Barefoot trees arrived with snow still on the ground - advice needed

Hi All,

I’ll keep this short and sweet. I’m in SE. NH. Zone 6a, right on the edge of 5B. Friday we got ~7" of snow.

Gurneys shipped me my Stanley and damson plum bare root trees last week midweek and they arrived yesterday. I requested a delay, but the braindead response I got was “you can preserve your bulbs by refrigerating them until the soil thaws.”

How early is too early to put these plums in the ground?

They were shipped with nothing by the roots to provide moisture. I put some damp paper towels in the bag and put them in my basement that gets little light.

My understanding is that these guys need dirt asap but I’m just not sure what to do.


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I think you did the right thing.

I was told not to plant bare root when the ambient temperature was below freezing but it was OK if it got below freezing otherwise.

The ground can’t be frozen of course.

I wouldn’t put them in the basement, (unless it’s just a couple days) it’s probably warm enough that they could break bud. I’d go with a garage if you have one. Is it expected to warm up quickly? As in - you could get them in the ground in a few days?

I would probably keep them in the garage in moist sawdust or even some sand or potting soil if it were me.


fruit trees are actually pretty resilient bare rooted, the most damage they get is from moving them around esp if below freezing because the roots will break or simply what happens with digging them up or planting them.

Second worst thing is that they dry out too much, I let them sometimes get a bit dry out of laziness, and they do fine for a couple months bare rooted in a somewhat open plastic bag in the garage with temps around 40F.

Keep them cool, moist, dark and they will last fine. If they get warm THEN start to worry as you are because the time is ticking. Most trees can even handle a few degrees below freezing as a bare rooted plant but don’t quote me on that part.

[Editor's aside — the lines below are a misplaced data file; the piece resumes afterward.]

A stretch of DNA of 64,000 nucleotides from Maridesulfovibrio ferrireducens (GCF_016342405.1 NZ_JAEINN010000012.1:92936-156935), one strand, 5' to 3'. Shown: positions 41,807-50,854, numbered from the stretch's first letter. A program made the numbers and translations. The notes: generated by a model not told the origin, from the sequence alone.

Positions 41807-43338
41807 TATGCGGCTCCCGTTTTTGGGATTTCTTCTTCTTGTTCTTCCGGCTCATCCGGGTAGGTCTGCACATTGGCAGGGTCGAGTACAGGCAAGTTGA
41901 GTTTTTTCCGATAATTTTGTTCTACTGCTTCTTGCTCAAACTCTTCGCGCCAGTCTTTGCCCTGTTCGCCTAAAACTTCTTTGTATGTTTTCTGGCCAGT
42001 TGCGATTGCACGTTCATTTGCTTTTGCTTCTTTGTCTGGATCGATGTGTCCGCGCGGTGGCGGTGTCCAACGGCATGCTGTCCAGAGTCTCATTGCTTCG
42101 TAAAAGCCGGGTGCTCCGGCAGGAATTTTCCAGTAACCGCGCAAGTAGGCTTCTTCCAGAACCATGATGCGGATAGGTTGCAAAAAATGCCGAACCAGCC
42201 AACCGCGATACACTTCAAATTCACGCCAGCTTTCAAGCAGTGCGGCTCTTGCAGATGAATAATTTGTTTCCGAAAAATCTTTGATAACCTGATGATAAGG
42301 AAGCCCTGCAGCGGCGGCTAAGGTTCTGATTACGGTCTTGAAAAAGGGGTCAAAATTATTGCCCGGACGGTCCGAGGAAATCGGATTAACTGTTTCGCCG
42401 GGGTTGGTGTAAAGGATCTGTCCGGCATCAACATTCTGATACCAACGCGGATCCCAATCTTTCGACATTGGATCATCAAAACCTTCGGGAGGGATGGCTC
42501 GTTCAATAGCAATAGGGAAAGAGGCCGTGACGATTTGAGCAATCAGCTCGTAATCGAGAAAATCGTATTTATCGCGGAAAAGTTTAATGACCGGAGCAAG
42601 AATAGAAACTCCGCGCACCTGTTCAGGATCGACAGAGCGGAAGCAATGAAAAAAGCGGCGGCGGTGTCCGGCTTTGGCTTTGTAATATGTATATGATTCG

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Hello Mike,
I’ve had the exact same thing happen a few years ago here in February when there’s always at least 6 inches of snow on the ground from lake effect. We get so much snow (5b with 112 annual inches of snow) that our ground never freezes (it’s a gift from the snow gods). I was able to clear the snow away and confirm that only the top 1 cm of earth was “frozen,” everything below was above 32 degrees and perfectly workable. So I just dug the holes, put the trees in them, watered heavily to settle the soil (with lukewarm water from the house (it was barely 35 degrees air temp when I did this). Then I replaced all the snow to reform the insulating layer. It worked on 5 out of 5 trees, all woke up, and all are still alive to this day.
So my recommendation is to check to see if under your snow cover the ground is frozen solid or not. If not, you’ll have a good chance of success if the buds are still completely tight, by putting them in right now, and recovering them with snow.


Do they exhibit toe nails? Clip those before planting.

If the ground isn’t frozen, plant them.
You’ve dampened the roots already it sounds like.
Keep in cool place if you can’t dig holes yet…

(I have an apple tree that got really thrashed by storms last Friday… Should have staked it.

I’d suggest burying them in a snowbank if you could protect them from critturs.

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Hi everyone, thank you all for your wonderful advice. In the fall I put down a layer of cardboard with multiple inches of mulch on top of that. So it sounds like my ground may be movable under all that insulation.

Due to the current wet conditions by me, should I still water these guys in after planting? (in addition to soaking the roots for 20-30 minutes in a bucket before planting)

I’ll post some progress pics after I get them in

Water them in enough to settle the soil around the roots. The snow melting will make that union of soil and root tighter, but the more contact there is from the beginning the more protection the roots have.

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Thanks for this,

I moved them to the garage and I should be able to get them into the ground tomorrow.

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